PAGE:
House narrowly sustains veto of transgender sports ban; session adjourns

Louisiana State Capitol
Photo by Travis Gauthier

After short arguments by one representative each for and against the resolution to override Gov. John Bel Edwards’ veto of a bill barring transgender girls from competing in youth sports, the House of Representatives voted to sustain the veto Wednesday afternoon by a two-vote margin.

Two hours later, the House and Senate adjourned sine die, having failed to override a single one of Edwards’ 28 vetoed bills or line-item vetoes of capital outlay expenditures.

The vote on the controversial transgender sports bill, SB156 by Sen. Beth Mizell, R-Franklinton, was 68-30—two short of the two thirds, or 70 votes, required in the 105-member House to override a veto. This has happened rarely in Louisiana history and never before the override of Gov. Buddy Roemer’s veto of an abortion bill in 1991. This was the first time the Legislature had called itself into session solely to override gubernatorial vetoes.

On Tuesday, the Senate voted to override the veto of the transgender sports bill by a bare 26-12. Lafayette Parish’s two Republican senators, Senate President Page Cortez and Bob Hensgens, voted to override; Democrat Gerald Boudreaux voted to sustain.

The House had passed the bill on May 27 by a seemingly veto-proof 78-19. Lafayette’s five Republican representatives—Beau Beaullieu, Stuart Bishop, Jean-Paul Coussan, Julie Emerson and Gerald Goudeau—all voted for it and voted again Wednesday to override the veto. Democrat Vincent Pierre voted against the bill and to sustain the veto. Democrat Marcus Bryant, who represents parts of Lafayette and Iberia parishes, was absent for the May 27 vote but voted to sustain the veto on Wednesday.

“I believed it was the right thing to keep fairness in women’s sports,” Emerson texted The Current. “I believed it when I voted for the bill originally, when I voted to override the veto, and I still believe it now. The emails and calls at my office in support of overriding this bill were overwhelming, and it was absolutely clear that my district supported this bill and this override.”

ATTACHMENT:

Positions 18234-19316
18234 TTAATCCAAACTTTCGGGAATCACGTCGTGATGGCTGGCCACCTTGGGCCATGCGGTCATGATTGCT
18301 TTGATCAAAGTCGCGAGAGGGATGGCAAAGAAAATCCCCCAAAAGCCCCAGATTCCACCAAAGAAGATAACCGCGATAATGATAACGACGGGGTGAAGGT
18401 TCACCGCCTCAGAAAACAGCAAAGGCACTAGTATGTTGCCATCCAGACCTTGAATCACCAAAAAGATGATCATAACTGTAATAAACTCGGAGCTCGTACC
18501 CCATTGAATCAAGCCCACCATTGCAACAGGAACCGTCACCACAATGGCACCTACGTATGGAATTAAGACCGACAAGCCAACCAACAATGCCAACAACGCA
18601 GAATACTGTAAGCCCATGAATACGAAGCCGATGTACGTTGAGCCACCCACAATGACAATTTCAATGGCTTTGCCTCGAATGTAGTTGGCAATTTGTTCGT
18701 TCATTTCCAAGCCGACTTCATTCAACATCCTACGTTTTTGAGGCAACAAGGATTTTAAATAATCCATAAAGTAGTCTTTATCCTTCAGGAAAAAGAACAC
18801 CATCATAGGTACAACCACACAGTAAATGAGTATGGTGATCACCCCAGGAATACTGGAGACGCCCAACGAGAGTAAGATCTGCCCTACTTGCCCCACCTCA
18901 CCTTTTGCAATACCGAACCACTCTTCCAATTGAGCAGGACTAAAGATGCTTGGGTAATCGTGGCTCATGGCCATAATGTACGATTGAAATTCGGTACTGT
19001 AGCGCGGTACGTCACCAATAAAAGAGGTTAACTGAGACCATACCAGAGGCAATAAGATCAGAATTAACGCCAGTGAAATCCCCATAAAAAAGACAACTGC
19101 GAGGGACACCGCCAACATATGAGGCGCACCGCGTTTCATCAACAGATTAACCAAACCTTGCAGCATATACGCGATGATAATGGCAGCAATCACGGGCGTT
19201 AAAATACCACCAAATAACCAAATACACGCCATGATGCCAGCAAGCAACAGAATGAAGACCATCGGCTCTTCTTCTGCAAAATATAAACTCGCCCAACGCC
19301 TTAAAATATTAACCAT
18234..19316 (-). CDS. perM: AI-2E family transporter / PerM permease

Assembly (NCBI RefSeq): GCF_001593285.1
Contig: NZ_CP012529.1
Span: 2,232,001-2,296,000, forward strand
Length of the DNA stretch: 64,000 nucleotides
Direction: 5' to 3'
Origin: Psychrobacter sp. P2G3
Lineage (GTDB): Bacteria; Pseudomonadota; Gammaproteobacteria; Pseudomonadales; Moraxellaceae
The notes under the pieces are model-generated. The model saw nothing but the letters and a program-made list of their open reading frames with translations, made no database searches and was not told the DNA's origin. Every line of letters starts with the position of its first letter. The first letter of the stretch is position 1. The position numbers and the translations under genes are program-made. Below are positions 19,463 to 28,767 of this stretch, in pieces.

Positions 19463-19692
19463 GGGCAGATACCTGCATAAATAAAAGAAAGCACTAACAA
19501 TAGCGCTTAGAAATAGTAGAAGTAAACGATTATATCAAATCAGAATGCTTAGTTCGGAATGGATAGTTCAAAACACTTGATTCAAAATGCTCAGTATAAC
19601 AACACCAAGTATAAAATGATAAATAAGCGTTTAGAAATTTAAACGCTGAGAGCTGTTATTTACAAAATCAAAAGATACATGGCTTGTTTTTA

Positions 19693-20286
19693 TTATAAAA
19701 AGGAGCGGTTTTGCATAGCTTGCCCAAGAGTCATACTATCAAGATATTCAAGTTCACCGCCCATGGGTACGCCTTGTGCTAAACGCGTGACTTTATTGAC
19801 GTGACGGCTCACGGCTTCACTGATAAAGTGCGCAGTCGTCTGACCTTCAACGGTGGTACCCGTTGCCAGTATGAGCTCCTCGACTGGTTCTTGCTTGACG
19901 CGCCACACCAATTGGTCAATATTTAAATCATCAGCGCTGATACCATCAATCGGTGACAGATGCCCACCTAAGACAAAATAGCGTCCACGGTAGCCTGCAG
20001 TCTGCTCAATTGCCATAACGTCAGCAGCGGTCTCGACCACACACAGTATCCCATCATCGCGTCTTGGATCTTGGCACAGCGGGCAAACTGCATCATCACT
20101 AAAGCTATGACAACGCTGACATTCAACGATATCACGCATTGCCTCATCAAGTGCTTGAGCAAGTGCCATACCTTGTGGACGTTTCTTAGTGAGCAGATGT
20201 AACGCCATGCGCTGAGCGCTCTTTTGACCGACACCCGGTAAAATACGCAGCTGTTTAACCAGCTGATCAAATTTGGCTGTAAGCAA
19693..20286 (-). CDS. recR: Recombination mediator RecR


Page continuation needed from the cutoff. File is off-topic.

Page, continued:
Pierre and Coussan did not respond to email requests for their comments.

Another controversial bill on the session’s agenda, SB118 by Sen. Jay Morris, R-West Monroe, which would have removed the nine-hour training class as a requirement for a concealed handgun permit, fell three votes short of the necessary two-thirds in the Senate Tuesday, 23-15. Cortez and Hensgens voted to override, Boudreaux to sustain.

The key to sustaining the governor’s veto of the transgender sports bill were nine Democrats, both white conservatives and Black liberals, who were recorded as voting for SB156 on May 27 but voted to sustain the veto Wednesday after intense lobbying by the Democratic governor. They were: Robby Carter of Amite, Wilford Carter of Lake Charles, Chad Brown of Plaquemine, Mack Cormier of Belle Chasse, Jason Hughes of New Orleans, Travis Johnson of Vidalia, Jeremy LaCombe of Livonia, Pat Moore of Monroe and Francis Thompson of Delhi. Two other Democrats who had voted for the bill, Kenny Cox of Natchitoches and Malinda White of Bogalusa, were absent Wednesday.

Rep. Joe Stagni of Kenner was the only Republican to vote against the bill in May and to sustain the veto Wednesday.

In his veto message on June 29, Edwards listed three reasons. “This bill will not be signed into law because it is targeted, unfairly, at children,” he wrote. . . “Secondly, this bill is not a real solution nor is there a real problem. . . Lastly, it is clear that if this bill were to become law, it would have a major effect on the economy of Louisiana. Many national conventions and conferences have made it clear that they may not select Louisiana as a destination if this bill were to be signed.”

He specifically cited a threat by the NCAA to move the 2022 Final Four from New Orleans.

The bill’s House sponsor, Rep. Laurie Schlegel, R-Metairie, rebutted Edwards’ reasons from the front mic Wednesday.

“He said it is divisive. Well, our state is united. Our citizens overwhelmingly believe that men should not compete in women’s sports,” she said. 

As for the threat of boycotts, she said, “It is unbelievable to me that we would let any outside organization hold this state hostage.” She argued that the Louisiana High School Athletic Association has fully supported the bill.

Speaking in favor of upholding the veto was Rep. Royce Duplessis, D-New Orleans, who argued that the bill would “open the door to harassment and invasion of privacy” of transgender girls.

He rejected the argument that the bill is designed to protect girls. “Not only is this bill unnecessary, but I can assure you that it does not protect our girls,” he said.

Duplessis also argued that the bill would trigger lawsuits, such as one in Idaho where a similar law was struck down by a court, and that the LHSAA already has such a ban.

“This bill is not about fairness in competition in sports,” he said in closing. “If it’s about fairness, then why doesn’t it ban transgender boys from competing with girls?”

After Schlegel closed on the bill, Speaker Pro Tem Tanner Magee, R-Houma, abruptly moved to call the question, meaning to shut off further discussion and take the vote, which caused some members to object from the back mic. Speaker Clay Schexnayder called for a vote on calling the question, and the House voted 57-29 to cut off debate, which may have backfired on supporters of an override.

When the vote to override failed, Schexnayder, who voted to override, looked stunned and called for a “15-minute recess” that lasted more than two hours. When the House came back into session, it was only to adjourn sine die.